The decision by the Financial Services Authority (FSA) to publish guidance on what firms should consider when designing and marketing new structured products, has placed renewed scrutiny on this controversial investment product.
Offered by high street banks, insurers and investment firms, structured products are fixed-term investments that offer investors a predetermined return profile based on specific circumstances related to an index or underlying assets.
The collapse of Lehman Brothers during the global downturn placed these investment plans under greater regulator scrutiny, after it emerged that Lehman's was the counterparty to a number of structured product plans. The latest company falling foul of structured products is Credit Suisse - the company's UK arm was fined £5.95m by the FSA for mis-selling more than £1bn-worth of complex structured products to private banking clients.
The FSA review
Despite this somewhat tainted past, structured products have been rising in popularity as investors, wary of a volatile stock market and low returns on cash, seek out investment products that offer more predictable returns and an element of capital protection.
The FSA is concerned that the growing number of structured product sales, as well as increasing product complexity, is placing a strain on providers' systems and controls - leaving investors open to the risk of being mis-sold products. In response, the watchdog assessed seven major providers of structured products, collectively responsible for around 50 per cent of all structured products in the UK retail market, looking at how these firms were designing structured products, identifying their target markets and how they handled post-sales responsibilities.
The FSA has now published guidance for firms to consider when designing structured products and dealing with the after-sales process. "Many of the problems we found with the product design process were rooted in the fact that the firms are focusing too much on their own commercial interest, rather than the outcomes they are delivering to consumers," said Nausicaa Delfas, the FSA's head of conduct supervision.
The industry response
While the new guidance proposals are open for consultation until 11 January 2012, the response from the industry has largely been positive.
"It is great the FSA is focussing on the issue of product providers designing products with more attention to the commerciality than suitability. Obviously this is long overdue in the investment industry as a whole - as the Arch Cru debacle illustrates," says Clive Moore, managing director of IDAD Ltd.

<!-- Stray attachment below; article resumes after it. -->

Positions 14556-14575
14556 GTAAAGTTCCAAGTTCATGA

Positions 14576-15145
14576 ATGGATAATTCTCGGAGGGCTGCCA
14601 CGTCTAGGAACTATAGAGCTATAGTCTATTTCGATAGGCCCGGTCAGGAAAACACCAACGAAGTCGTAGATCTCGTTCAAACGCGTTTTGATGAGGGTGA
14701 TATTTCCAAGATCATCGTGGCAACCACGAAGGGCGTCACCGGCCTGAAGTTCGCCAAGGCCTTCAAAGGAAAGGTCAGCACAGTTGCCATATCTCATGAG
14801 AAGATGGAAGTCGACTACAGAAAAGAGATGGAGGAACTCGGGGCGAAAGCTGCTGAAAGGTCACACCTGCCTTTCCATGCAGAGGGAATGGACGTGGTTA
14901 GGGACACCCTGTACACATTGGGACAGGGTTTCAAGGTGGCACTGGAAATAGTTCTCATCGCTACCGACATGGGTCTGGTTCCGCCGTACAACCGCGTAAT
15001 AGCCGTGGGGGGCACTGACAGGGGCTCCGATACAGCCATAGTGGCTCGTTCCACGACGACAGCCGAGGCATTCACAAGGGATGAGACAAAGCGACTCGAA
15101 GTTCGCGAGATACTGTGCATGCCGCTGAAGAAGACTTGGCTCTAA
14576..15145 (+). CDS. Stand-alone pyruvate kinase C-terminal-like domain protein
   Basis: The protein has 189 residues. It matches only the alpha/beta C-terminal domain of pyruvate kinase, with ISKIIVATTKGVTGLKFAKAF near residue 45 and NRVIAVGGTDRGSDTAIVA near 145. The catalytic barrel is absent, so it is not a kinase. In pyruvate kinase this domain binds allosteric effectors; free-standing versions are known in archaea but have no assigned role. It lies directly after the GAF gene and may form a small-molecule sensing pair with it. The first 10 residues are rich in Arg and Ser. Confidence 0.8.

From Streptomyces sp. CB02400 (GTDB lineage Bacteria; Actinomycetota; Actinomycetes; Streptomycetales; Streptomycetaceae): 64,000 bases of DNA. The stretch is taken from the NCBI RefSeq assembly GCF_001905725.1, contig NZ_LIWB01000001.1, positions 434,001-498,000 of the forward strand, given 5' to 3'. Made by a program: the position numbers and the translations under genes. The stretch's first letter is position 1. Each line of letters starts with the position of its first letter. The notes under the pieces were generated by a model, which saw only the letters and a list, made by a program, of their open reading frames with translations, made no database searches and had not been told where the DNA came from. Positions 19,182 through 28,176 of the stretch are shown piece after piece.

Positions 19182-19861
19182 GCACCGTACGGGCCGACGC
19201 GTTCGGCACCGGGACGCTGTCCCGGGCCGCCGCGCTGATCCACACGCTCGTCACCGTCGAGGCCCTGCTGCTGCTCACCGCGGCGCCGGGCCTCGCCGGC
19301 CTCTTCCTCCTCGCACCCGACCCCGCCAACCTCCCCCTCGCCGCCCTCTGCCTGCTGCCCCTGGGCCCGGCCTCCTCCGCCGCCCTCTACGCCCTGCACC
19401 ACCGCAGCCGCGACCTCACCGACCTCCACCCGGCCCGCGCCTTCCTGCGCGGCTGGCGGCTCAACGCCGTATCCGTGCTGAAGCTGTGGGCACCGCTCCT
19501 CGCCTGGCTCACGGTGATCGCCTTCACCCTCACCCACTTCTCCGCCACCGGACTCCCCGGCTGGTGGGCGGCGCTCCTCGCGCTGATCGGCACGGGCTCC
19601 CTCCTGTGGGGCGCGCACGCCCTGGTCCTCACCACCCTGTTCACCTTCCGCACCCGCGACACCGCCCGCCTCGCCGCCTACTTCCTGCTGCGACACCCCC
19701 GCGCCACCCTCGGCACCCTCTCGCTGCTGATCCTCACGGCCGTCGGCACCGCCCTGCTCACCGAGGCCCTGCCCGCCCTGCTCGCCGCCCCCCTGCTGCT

Ian Lowes of CompareStructuredProducts.com says that while he agrees with the guidance in principle, he believes the point regarding products being created for the providers' interests rather than those of the consumer is too much of a generalisation.
"Innovation in the structured product market is not necessarily a bad thing, and providers creating different styles of products dependent upon market conditions gives variety to the market and can help to drive competition, which is also good."
However, Mr Lowes adds that he hopes and expects to see the end of products linked to indices that have been created solely for the purpose of providing the underlying measure for the product and also the poor products that are pushed onto unsuspecting customers "particularly at bank branch level".
The good and the bad
While the FSA guidance should not be at the expense of choice and innovation, there is no disputing that not all offerings are created equal within the structured products arena. Take the Leeds Building Society Capital Growth Account 8, as an example. This account comes with extremely complex terms - every six months throughout the six-year term, the movement in the FTSE 100 is observed and that movement, subject to a maximum rise or fall in the index of 4 per cent in any six months, is added up and the cumulative total (subject to a minimum of 10 per cent) is added to the original capital at maturity. Confused?
Thankfully there are some more attractive offerings out there, although many can only be bought via a financial adviser (another source of controversy, since the adviser is paid commission on the sale that is not always transparent). Mr Lowes picks out the Aviva Defined Growth Fund 2 which benefits from having six counterparties and a potential 9 per cent gain for each year held. It is linked to the FTSE100 and has a 50 per cent barrier, observed at close of business each day. Some capital will be lost if one of the counterparties defaults or if the FTSE is lower on all six anniversaries and falls more than 50 per cent during the term.
He also likes the Incapital Europe Digital Growth Plan – Defensive Series 2 which offers a 30 per cent gain at the end of the 4-year term, provided the FTSE 100 is no more than 30 per cent below the initial level at maturity.
An or product can deliver defined growth at a set point earlier than the maturity date, if specific criteria are met. An attractive offering in this space is the Morgan Stanley FTSE Kick-Out Growth Plan 14, which offers a 65 per cent gain after three years if the FTSE 100 is at least 10 per cent above the initial level; or, if not, twice any rise in the index after six years, uncapped. A loss will occur if Morgan Stanley defaults or if the FTSE isn't 10 per cent up after three years and is more than 50 per cent down at the end of the six years.